© 2017 by Mimi's Kitchen

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Pastry! Pastry! Pastry!

July 31, 2017

 

 Pie pastry has an undeserved reputation as a difficult endeavor. Sometime long, long ago in a land far away someone told a tale concerning the complexity about this vintage and southern kitchen basic. "I just can't make pie crust," became the mantra of great cooks everywhere. The truth is, pie pastry is not difficult and you  do not have to resort to the store bought stuff.

Pie pastry is essentially a fat cut into flour and salt with a little liquid added to pull it together. See? It is that simple!

There are, however, a couple of tricks to making great pastry. These tricks are not difficult to master.

The first step to making great pie pastry is to chill all of your ingredients before mixing. Pie pastry does not like a hot kitchen. In the summer I typically mix my pastry only after the house has cooled down in the evening or in the wee hours of the morning before the sun rises. I place my ingredients in the refrigerator hours before I will actually mix my pastry. I even chill my bowl and pastry blender on a hot day.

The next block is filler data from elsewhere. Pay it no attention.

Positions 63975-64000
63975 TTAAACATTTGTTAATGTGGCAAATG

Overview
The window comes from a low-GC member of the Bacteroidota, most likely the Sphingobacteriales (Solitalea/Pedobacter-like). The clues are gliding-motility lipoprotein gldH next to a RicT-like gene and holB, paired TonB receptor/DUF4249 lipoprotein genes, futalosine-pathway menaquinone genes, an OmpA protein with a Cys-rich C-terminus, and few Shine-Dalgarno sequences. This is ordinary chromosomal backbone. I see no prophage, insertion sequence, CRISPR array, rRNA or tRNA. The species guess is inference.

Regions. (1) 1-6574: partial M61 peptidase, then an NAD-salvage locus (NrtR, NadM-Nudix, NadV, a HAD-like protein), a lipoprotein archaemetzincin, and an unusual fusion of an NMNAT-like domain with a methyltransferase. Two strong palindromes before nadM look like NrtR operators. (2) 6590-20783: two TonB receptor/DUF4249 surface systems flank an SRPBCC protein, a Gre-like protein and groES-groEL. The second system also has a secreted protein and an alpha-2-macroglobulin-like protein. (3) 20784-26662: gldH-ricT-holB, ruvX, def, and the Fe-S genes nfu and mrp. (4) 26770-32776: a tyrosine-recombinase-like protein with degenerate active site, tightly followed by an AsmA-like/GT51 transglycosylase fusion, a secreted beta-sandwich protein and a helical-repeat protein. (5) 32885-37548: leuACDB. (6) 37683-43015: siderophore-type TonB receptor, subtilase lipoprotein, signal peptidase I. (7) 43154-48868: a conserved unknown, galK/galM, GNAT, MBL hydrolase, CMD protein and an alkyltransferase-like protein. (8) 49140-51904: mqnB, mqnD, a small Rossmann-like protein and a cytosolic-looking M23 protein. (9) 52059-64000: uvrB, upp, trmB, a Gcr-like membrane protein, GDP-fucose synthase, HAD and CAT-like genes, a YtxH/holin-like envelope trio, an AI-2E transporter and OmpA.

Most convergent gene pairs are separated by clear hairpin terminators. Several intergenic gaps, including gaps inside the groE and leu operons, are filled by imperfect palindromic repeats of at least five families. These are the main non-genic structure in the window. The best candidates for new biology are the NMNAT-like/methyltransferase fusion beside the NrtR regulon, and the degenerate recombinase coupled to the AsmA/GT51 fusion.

The second trick is to know how long (or short) you want your flakes to be. If you want a very short (almost crumbly) pastry then cut your fat into the flour until it is a sandy texture with no obvious pieces of fat. If you want a longer flake pastry then cut your fat in until it is the size of peas.

Finally you need to be mindful that developed gluten makes pie pastry tough. Gluten begins to develop only after liquid has been added to flour. Once you add liquid to your flour and fat mixture then you must use a soft hand and avoiding working your pastry any more than necessary to just pull it all together.

The following are vintage standards but some are better for traditional pie and some are sturdier and therefore better suited for southern fried pies.

 

Basic Pastry 1: Great all purpose pastry for double and single crust pies. It is also sturdy enough for fried pies. 

 

This is the most basic of all pastry recipes. It is suitable for double or single crust pies. One recipe makes enough pastry for one double crust pie. It can easily be doubled and freezes well when tightly wrapped in plastic.

 

3 cups all-purpose flour

1 teaspoon salt

1 cup shortening

¾ cup cold water (more if needed but add only a teaspoon or two at a time)